I've been working on a small node.js project lately to promise-ify request. I'm calling it request-as-promise. You can install it via npm with npm i --save request-as-promise.


The short version is that I find promises to be the best mechanism for handling asynchronicity. Request-promise is the largest existing project to do this (that I know of), and it seems to be perfectly competent. But I have some issues with it anyway. In no particular order: it relies on Bluebird; it adds considerable complication to the already complicated request module; the API is remarkably unstable.

I spend a lot of time working with Angular and Protractor. These both use the Q.js promise library (more-or-less). While I could pick on these projects for other things, Q isn't one of them. It's the most mature, well tested, and full featured promise library in the JS ecosystem. And it's the one I default to. So bluebird would be a redundant additional dependency for me, which I'd rather avoid.

Besides, I've made several partial implementations of this basic idea in various projects. For network I/O the only patterns that make sense to me are streams or promises. Managing network I/O with callbacks just seems like madness. And so this project can now be a well tested drop in replacement for several haphazard one-off implementations that I have lying around.

How it works

My goal here was to replicate the majority of the interface to request, maintaining the style and syntax as nearly as possible. For the most part, that is a pretty straightforward task. For instance, request will accept a URL string as an argument, or a complex options object. Processing that input adds some work, but isn't actually complicated. Likewise, supporting all the http verb shortcut methods (request.get,, etc.) is tedious but not difficult. In this case I opted to simply define these functions directly. They set the appropriate method on the options object and then call the main requestAsPromised function. This is in contrast to the path that request itself takes, where an array of verb strings is parsed to create and add the appropriate functions to the main request object.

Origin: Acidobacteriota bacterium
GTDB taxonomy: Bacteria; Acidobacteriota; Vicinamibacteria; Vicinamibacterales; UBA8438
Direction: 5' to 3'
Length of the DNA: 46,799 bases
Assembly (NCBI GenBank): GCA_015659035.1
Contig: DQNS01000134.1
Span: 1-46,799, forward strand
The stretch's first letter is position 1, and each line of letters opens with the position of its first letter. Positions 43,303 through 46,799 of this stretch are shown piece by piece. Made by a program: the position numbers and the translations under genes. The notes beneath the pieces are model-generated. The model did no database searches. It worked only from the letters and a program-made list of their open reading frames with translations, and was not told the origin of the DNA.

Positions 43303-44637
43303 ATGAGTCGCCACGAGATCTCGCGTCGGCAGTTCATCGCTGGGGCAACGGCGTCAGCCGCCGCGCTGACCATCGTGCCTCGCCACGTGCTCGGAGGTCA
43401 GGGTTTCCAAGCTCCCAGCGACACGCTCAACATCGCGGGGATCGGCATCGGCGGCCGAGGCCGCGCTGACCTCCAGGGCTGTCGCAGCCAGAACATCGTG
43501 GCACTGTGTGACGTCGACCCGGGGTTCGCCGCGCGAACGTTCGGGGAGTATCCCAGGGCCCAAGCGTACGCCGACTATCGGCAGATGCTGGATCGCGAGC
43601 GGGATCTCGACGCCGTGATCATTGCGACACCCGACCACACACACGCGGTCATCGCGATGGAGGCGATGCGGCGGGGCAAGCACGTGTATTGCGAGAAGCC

request.defaults was another matter. My eventual solution was still quite simple (which is to say not complex). In this project, requestAsPromised.defaults is a kind of light-weight factory. It uses Function.bind to create a unique instance of the main function where the default options are set as a propery on that function's this object. Object.assign is used to merge the default this.opts object with the given options argument, and then the result is passed to request as normal.


There are several existing projects I'd like to update to make use of this module. And I'll likely use it for some new projects as well where I need to use request for some reason.

To quote from the readme:

npm i --save request-as-promise
var reqAP = require('request-as-promise');

    .spread(function success(response, data) {
       // Do stuff with the response;

But, in doing the research for this project, I came upon the Got module. Got exists because request is a mess. That's something I've known for a while, but I didn't know there was a reasonable alternative. There is though, and it's Got. It does everything I would want, and the API seems to be a whole lot cleaner. I expect that for any future project where I get to choose, I'll choose got over request every time.